While the camera software is top-notch, image quality isn’t a game changer. Don’t get me wrong: photo quality was good, comparable with most high-end smartphone cameras these days. Indoor shots were clear and detailed, while outdoor shots were bright and vibrant. Likewise, 720p video capture resulted in good quality video with a smooth frame rate. On the other hand, low-light shots appeared visibly grainy and discolored in spots, so you will still need to rely on the built-in flash from time to time.

Overall, the One X packs a good camera for a smartphone, but it won’t be replacing your point-and-shoot. For a closer look at the camera, check out these uncompressed test shots taken with the HTC One X.



To be honest, my experiences with Android in the past have been less than stellar. I always found the OS to be slow and filled with lag and jitter. I was worried that the One X would suffer from some of these performance deficiencies as well. I’m pleased to say that these Android performance fears were squashed by the One X.

As I mentioned before, the 1.5GHz dual-core processor inside the One X is more than capable of powering the software. Sense 4.0 was generally very fast and zippy, with almost no lag or stutter to speak of. There were a few times when I encountered some home screen lag directly after unlocking, though I suspect this was caused by the number of widgets I had running at the time.

Games run really well on the One X as well, very smooth and responsive. Unlike the Lumia 900, games feel “native” on Android, and I encountered no stutter or lag.

In terms of call quality, the One X performed admirably. The built-in earpiece produced clear, loud audio during calls, and reception on Rogers’ network was always solid. Exactly what you expect from a modern smartphone. The external speaker was a little quiet, and its placement is quite odd; it is located on the back of the device near the bottom. I found that my hand would cover the speaker when holding the phone, muffling the audio. Likewise, setting the phone down on its back covers the speaker and distorts the audio.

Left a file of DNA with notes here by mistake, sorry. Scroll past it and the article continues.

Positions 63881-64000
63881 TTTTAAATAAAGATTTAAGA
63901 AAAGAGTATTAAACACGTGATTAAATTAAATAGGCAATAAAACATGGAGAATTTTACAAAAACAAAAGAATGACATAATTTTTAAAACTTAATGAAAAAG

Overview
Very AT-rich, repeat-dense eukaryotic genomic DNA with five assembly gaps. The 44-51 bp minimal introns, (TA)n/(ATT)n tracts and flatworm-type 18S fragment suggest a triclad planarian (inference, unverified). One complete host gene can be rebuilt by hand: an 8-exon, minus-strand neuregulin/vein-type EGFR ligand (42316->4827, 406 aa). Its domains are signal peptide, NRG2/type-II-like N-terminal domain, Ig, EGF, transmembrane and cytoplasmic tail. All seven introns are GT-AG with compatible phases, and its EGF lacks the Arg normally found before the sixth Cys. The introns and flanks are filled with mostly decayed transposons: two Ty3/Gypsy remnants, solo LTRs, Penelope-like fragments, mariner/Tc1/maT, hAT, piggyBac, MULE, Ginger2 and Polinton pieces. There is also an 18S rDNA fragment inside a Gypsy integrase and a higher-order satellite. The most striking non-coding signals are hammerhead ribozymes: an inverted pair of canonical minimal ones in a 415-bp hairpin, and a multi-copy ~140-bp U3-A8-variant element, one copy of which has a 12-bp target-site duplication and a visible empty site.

Battery life was good on the One X. Most of the time the phone would last through a full day of mild use, though I did notice that the battery seems to drain at a consistent pace even on standby. You’ll notice that the screenshot on the right confirms that the 720p display of the One X is a serious battery hog, topping the list by a wide margin. As with most smartphones, the One X will need to be charged every night.


Android really has come a long way since the last time I tried it; it feels a lot more polished and responsive than it used to. HTC has also taken steps to tone down Sense with this latest incarnation, Sense 4.0, which looks fairly similar to stock Android.

Ice Cream Sandwich with Sense 4.0 is very smooth and responsive, which is probably the most important thing for me. I hate encountering lag when trying to do something simple like scroll through a list or zoom into a webpage. Luckily, Android 4.0 handles all of these tasks with ease.

“The role of Android skins has diminished, and luckily HTC has acknowledged that with Sense 4.0…”

While previous versions of Sense were actually nicer looking than stock Android, Google stepped up their game with Ice Cream Sandwich. The role of Android skins has diminished, and luckily HTC has acknowledged that with Sense 4.0, which has been severely toned down compared to previous versions. Sense 4.0 is a very unobtrusive skin that looks like a slightly skinned version of stock ICS. The home screen dock is much better than the old Sense dock, providing 4 user customizable shortcut icons and a button to launch the app drawer. These 4 icons also appear on the lock screen, providing a convenient way to jump right into those apps. Speaking of, I really like the Sense 4.0 lock screen as well. HTC’s unlock ring is really unique, and users can also choose from a number of lock screen themes that will display weather, stocks, or even photos.

The software works well, looks nice, and there are no major problems with Sense 4.0 or Android. Though I was very impressed by the software on the One X, I do have some small complaints as well.

In some places, HTC’s Sense 4.0 skin does clash with Google’s Holo design of Ice Cream Sandwich. Google’s stock apps utilize the Holo design language, which doesn’t match HTC’s Sense aesthetic. There are aspects of the operating system that HTC has skinned for seemingly no reason. The Sense 4.0 icons look cartoony and out of place next to the default Android icons, and HTC’s re-skinned checkboxes are hard to see and difficult to press. Another needless change that HTC made with Sense 4.0 was re-skinning the Ice Cream Sandwich multitasking tray. Sense 4.0’s task switcher only shows one app on-screen at a time, and I found the horizontal scrolling awkward and sometimes difficult to land on the app you want.